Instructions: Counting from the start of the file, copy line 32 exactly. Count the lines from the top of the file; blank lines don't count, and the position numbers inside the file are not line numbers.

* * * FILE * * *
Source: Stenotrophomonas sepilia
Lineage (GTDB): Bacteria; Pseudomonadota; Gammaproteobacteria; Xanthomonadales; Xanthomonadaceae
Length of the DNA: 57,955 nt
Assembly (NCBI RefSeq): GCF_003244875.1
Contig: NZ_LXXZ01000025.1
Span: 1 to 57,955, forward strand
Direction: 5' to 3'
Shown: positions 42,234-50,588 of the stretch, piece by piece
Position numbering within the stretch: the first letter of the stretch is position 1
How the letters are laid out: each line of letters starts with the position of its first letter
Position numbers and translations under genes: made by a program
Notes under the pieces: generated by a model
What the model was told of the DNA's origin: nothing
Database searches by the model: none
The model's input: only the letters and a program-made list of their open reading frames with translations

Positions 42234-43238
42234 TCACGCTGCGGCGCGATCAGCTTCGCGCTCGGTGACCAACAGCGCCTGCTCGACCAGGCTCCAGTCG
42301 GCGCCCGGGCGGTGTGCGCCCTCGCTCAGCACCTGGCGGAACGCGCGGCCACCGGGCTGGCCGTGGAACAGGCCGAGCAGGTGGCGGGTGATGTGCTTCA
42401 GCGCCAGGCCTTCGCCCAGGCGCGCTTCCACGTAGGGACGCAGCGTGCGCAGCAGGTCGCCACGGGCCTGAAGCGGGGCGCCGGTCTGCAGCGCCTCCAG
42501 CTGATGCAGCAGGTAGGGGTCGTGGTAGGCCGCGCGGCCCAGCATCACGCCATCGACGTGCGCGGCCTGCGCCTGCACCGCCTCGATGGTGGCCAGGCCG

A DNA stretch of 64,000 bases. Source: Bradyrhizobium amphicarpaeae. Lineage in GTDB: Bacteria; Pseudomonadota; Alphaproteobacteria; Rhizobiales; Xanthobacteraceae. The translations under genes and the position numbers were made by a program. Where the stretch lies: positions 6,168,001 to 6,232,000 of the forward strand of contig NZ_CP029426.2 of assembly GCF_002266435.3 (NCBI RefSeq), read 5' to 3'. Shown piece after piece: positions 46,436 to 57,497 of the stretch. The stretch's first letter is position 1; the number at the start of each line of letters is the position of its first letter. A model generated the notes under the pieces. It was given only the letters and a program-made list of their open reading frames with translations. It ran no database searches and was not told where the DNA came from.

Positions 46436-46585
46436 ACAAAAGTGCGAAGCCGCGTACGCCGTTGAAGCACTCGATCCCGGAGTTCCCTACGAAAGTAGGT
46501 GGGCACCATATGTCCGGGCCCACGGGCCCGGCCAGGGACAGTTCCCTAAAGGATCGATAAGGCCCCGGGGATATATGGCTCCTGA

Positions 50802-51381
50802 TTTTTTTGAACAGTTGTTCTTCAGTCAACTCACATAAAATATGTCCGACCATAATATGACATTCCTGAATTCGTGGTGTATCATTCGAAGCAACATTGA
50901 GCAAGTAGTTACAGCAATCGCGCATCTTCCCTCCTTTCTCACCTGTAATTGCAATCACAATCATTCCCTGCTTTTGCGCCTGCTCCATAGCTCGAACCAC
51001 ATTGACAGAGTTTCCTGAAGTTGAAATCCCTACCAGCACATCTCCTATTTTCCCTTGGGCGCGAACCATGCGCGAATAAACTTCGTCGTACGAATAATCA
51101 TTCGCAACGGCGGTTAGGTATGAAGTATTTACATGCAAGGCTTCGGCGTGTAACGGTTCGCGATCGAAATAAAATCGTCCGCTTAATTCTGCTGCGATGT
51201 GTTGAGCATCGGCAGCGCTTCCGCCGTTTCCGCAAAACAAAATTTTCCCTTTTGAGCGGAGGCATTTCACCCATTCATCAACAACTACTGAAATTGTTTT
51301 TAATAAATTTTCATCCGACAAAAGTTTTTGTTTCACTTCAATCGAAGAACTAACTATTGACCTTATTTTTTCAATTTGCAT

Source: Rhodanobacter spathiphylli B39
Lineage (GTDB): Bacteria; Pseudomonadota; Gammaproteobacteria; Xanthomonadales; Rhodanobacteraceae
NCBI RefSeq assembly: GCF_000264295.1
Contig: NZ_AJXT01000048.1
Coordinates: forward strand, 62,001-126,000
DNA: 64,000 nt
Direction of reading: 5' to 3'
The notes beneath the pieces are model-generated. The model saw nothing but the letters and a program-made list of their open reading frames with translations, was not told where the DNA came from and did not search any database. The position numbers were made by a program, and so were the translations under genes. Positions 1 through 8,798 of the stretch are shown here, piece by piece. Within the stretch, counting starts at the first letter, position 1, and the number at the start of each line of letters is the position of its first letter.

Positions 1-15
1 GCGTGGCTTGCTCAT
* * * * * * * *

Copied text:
Source: Rhodanobacter spathiphylli B39